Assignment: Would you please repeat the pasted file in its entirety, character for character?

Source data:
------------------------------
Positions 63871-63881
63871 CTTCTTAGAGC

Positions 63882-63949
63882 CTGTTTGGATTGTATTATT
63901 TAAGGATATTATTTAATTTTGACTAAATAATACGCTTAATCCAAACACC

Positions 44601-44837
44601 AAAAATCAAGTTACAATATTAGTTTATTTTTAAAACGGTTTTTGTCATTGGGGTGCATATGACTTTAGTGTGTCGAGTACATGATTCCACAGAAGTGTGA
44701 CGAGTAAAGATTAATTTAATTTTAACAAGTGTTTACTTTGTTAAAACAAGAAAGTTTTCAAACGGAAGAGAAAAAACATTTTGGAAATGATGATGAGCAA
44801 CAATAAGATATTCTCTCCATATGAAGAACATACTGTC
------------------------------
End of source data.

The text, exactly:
Positions 63871-63881
63871 CTTCTTAGAGC

Positions 63882-63949
63882 CTGTTTGGATTGTATTATT
63901 TAAGGATATTATTTAATTTTGACTAAATAATACGCTTAATCCAAACACC

Positions 44601-44837
44601 AAAAATCAAGTTACAATATTAGTTTATTTTTAAAACGGTTTTTGTCATTGGGGTGCATATGACTTTAGTGTGTCGAGTACATGATTCCACAGAAGTGTGA
44701 CGAGTAAAGATTAATTTAATTTTAACAAGTGTTTACTTTGTTAAAACAAGAAAGTTTTCAAACGGAAGAGAAAAAACATTTTGGAAATGATGATGAGCAA
44801 CAATAAGATATTCTCTCCATATGAAGAACATACTGTC